Holly A. Heyser
One of my favorite things in the world is to gorge on a fresh, seasonal ingredient when it's abundant. I eat tomatoes every day in August. I once binged on mackerel for several weeks straight in spring. And in April I eat so much asparagus my pee smells funny all month.
But there is nothing quite like a full-on gorge with an ingredient so fragile and so rare as a wild mushroom, in this case the spring porcini Holly and I found with Langdon Cook last week. These are the ingredients you can't replace easily, so you want every bite to count.
We wound up with more than enough fresh porcini for three big meals after our trip, and I was hoping to make this a binge to remember.
But last year I failed to write down the recipe for both the raw porcini salad and the lacquered porcini—and both were pretty awesome. So I remade both recipes.
Holly A. Heyser
Porcini are one of the few wild mushrooms you can eat raw, and I like their slightly crunchy texture here. Spring porcini taste milder than fall ones, so I used a light hand with an oregano-lemon vinaigrette to dress it. The dish still lacked a bass note, however, so I julienned some cured lamb loin and tossed it in with the porcini. Much better. Incidentally, you can do this recipe with regular button mushrooms, too.
The lacquered porcini are based off a recipe for glazed enoki mushrooms I'd found in Japanese Cooking: A Simple Art. Only I went with Western flavors: butter and a sweet wine.
I kinda feel dirty for which wine I chose, too—I used a splash of a 1974 Heitz Cellars Angelica. I got the wine when I was researching Angelica for Gastronomica magazine, and it is very special, as only a sweet, 30-year-old oxidized wine could be. I have no idea how expensive it is, but using it in a pan sauce felt like wiping my ass with hundred-dollar bills. Someday I might just have to do that to see how it feels; I'm betting scratchy.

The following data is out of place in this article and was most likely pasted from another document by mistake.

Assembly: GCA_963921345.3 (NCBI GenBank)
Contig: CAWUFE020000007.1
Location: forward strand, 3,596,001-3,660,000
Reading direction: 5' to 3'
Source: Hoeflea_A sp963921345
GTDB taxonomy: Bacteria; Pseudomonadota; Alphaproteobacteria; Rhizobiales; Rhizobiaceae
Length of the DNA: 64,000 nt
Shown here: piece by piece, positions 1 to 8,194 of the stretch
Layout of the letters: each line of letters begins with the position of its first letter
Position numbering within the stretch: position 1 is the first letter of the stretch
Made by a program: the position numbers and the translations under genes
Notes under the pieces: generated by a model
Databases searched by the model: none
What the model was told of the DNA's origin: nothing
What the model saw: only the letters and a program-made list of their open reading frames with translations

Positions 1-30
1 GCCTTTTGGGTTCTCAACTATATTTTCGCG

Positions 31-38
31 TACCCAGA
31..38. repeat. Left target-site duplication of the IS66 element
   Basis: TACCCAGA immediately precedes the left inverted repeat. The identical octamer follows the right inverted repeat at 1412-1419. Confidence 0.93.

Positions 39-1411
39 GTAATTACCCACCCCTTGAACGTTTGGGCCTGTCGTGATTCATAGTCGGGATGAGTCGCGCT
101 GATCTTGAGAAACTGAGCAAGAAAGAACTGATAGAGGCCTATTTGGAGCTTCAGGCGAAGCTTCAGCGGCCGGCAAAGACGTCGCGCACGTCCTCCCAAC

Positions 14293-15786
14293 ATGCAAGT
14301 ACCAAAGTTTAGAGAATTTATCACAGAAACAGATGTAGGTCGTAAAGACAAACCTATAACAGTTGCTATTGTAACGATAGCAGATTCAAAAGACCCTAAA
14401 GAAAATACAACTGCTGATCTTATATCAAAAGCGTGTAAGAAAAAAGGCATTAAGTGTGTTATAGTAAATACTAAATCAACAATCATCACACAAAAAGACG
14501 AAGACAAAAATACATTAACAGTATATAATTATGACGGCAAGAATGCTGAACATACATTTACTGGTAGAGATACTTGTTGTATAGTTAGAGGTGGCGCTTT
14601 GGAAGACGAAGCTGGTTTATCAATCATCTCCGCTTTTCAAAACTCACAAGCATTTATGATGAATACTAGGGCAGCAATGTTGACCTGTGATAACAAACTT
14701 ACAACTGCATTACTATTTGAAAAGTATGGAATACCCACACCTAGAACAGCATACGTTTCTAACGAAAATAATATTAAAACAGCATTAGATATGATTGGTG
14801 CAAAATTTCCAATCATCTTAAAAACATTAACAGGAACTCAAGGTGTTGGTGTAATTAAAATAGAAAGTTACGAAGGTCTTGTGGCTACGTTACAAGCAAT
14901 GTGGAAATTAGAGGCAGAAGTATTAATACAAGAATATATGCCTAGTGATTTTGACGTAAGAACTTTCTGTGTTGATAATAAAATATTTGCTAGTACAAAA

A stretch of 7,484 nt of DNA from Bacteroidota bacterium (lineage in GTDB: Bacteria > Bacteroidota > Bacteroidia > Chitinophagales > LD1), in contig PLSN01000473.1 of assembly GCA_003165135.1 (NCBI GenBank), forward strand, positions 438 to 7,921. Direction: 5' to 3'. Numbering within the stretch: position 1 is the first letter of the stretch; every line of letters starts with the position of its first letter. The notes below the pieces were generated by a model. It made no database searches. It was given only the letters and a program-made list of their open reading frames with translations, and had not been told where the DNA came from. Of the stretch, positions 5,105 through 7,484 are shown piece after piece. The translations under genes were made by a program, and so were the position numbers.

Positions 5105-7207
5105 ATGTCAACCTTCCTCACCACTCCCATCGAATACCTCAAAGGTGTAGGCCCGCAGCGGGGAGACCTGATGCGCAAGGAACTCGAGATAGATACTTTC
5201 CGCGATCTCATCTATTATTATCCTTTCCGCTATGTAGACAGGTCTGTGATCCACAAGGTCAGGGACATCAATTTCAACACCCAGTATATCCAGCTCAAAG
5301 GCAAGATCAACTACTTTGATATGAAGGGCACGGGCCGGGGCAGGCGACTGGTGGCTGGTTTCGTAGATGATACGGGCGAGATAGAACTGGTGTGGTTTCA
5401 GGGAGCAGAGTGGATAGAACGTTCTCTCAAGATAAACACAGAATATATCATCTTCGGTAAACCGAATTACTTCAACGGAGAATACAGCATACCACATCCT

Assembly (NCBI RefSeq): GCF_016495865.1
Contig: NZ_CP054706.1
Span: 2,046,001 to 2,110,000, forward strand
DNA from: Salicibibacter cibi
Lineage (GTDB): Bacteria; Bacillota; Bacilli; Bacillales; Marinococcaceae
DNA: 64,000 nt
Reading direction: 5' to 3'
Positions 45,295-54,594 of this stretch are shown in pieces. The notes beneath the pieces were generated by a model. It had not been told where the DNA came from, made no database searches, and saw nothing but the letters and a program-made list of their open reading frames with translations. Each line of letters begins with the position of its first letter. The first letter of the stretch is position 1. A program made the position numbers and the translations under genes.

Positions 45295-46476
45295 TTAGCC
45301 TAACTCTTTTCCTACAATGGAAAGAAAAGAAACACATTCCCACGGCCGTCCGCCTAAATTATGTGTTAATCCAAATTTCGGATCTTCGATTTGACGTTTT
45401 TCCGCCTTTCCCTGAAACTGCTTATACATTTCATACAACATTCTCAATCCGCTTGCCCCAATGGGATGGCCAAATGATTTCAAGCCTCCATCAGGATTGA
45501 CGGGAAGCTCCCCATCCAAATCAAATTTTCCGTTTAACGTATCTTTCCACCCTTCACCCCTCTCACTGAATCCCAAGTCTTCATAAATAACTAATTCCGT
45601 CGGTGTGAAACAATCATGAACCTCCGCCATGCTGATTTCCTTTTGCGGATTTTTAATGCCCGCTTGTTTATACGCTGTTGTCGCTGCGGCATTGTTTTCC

Holly A. Heyser
The recipe for lacquered porcini is ridiculously simple, and can be done with lesser mushrooms and lesser wine. Cremini and Marsala would be what I'd suggest as cheaper substitutes.
Lang says he likes to grill his porcini, and I reckoned Lang would know—he eats way more of them than I do. We also came home with some morels, but not really enough to make a meal in themselves. So I decided on an encore performance of the morel sauce I served with venison a couple of weeks ago, only using grilled porcini as the stand-in for the venison.
Holly really outdid herself on this one; I can just stare at this picture for hours. The porcini take on a meaty texture when grilled, but they're still pretty mild. The morel sauce, made with Port, demi-glace, and shallots, adds weight to the dish. It is always a big-time drool fest when I bring this sauce out, and we could've eaten every one of the porcini this way and been perfectly happy.
But I had another idea. Anyone ever eat at Alinea, Grant Achatz's place in Chicago? No? Neither have I. A bit beyond my tax bracket. But I did buy Achatz's book, Alinea, which is as daunting as his food. My friend Carol Blymire is cooking her way through this book, and her adventures in molecular gastronomy are one of my guilty-pleasure reads every week.